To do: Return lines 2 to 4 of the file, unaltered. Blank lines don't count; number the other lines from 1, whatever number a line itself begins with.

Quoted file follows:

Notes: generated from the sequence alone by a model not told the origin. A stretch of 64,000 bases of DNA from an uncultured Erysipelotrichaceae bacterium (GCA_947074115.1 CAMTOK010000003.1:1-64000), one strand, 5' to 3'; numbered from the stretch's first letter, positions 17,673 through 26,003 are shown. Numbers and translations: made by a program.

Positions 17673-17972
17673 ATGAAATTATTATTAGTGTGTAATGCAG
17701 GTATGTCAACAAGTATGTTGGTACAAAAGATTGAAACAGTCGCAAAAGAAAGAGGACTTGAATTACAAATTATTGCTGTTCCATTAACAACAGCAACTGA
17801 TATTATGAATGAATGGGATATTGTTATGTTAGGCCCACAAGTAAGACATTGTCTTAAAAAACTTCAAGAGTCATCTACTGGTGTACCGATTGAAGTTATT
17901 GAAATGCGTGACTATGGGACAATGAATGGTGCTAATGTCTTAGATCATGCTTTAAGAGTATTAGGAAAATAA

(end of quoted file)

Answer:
Positions 17673-17972
17673 ATGAAATTATTATTAGTGTGTAATGCAG
17701 GTATGTCAACAAGTATGTTGGTACAAAAGATTGAAACAGTCGCAAAAGAAAGAGGACTTGAATTACAAATTATTGCTGTTCCATTAACAACAGCAACTGA